We fell in line with the other disembarking passengers, expecting to end up with our feet in the water. Instead, the parade led us straight to the marketplace. Rather than swimming with dolphins, we were shopping with piranha.

The beach was deserted because everyone’s gone shopping.

Downtown St. Thomas is all about retail. Stores of all kinds lined the boulevards. Jewelry. Alcohol. Electronics. Art. Bargains heralded at every turn: New low prices! Will not be undersold! Duty-free! Customs-approved!

We stumbled from sale to sale, dazzled by it all. It was mesmerizing, hypnotizing, and revolting all in the same breath. Stores offered free beer, lemonade, and snacks just for browsing. In fact, they’d do almost anything to keep a shopper in their store. We witnessed vegetarians buy hard-packed salami to stand in front of the fan a little longer. Art connoisseurs bought silk-screened landscape prints just so they could have another beer. Credit cards changed hands as if Visa meant “How are you?” in St. Thomas-ese.

We couldn’t help but get caught up in the shopping spirit. So many goodies, so little time. The hunt ensued for the cheapest portable DVD player and the Caribbean Costco of precious gems. Words flowed from our mouths without first passing through our brains: “I’ve always wanted a battery-operated wine bottle opener.” Before we knew it, we’d jettisoned our suntan lotion to stuff our beach bags with kitchen appliances.

When we finally caught our breath, we realized it had happened again. The heartless reality of commerce intruded on our wet dreams like a cold shower. The vision we came to fulfill had become a nightmare we’ll be paying interest on for the next ten years.

Don’t get us wrong. St. Thomas is a pleasant place. The island has a lovely harbor, and its beaches do exist. If you stay longer than we did (mid-morning to late afternoon), you can do all those island things most people go there for: snorkeling, scuba diving, and swimming with the fishes. St. Thomas is in the Caribbean, after all. But watch out for the Bermuda Triangle of the island’s commercial district. It’s the first thing you’ll see, and the last thing you thought you’d write home about.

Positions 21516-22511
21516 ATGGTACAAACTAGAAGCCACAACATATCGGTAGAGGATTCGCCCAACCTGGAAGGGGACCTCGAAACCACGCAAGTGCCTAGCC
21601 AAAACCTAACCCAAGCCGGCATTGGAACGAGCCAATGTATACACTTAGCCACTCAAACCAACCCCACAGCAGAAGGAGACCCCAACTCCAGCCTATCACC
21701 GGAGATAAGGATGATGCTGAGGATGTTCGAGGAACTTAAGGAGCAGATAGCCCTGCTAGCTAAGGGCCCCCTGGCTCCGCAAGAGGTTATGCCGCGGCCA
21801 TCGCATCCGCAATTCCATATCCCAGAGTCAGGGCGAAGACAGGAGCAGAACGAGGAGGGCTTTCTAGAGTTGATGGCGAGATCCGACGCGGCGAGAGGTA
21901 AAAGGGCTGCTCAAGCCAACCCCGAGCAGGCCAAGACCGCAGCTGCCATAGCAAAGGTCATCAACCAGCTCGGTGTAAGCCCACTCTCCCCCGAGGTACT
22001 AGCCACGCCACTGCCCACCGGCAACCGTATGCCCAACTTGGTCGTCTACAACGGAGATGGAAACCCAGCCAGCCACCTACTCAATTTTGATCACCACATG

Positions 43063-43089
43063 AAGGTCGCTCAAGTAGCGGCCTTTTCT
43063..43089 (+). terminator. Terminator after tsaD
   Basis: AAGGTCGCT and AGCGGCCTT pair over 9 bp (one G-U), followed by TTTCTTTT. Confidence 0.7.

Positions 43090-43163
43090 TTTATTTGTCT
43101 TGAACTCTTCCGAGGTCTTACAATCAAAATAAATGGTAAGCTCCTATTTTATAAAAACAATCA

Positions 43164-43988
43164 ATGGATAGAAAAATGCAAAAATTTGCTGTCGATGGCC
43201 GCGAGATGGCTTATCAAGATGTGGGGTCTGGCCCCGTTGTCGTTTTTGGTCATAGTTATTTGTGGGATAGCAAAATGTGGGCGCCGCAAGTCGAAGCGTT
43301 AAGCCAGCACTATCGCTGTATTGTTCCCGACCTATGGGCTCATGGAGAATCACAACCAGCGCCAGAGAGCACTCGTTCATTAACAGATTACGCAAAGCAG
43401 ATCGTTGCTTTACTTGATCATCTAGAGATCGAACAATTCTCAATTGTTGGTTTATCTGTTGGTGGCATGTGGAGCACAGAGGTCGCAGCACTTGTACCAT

Lessons Learned: You can get good deals on the island, and if you stay under your quota (check with the Customs people), you won’t have to pay tax or duty on any of your booty. But if you wanted bargains, you probably wouldn’t have traveled all that way when you can find an outlet mall much closer to home. Retail therapy has its place in the world, but shouldn’t it be far from an island in the middle of Paradise?
How We Saw It
Blight-Seeing: 1
Communication Breakdown: 2
Customer Dis-service: 1
Discomfort Level: 2
Grunge Factor: 1
Inactivity Guide: 3
Rent-Attainment: 1
Spontaneous Consumption: 5
Fun Fraction: 2/5
Vibe-Rating: 2

If You Won’t Listen to Us
Nearest Airport: St. Thomas Airport
Native Population: 120,000
Normal Attractions: Blackbeard’s Castle, golfing, sun, surf, sand, and … shopping.
Final Point of Interest: Magens Bay Beach is said to be one of the most beautiful in the world (but we never made it there).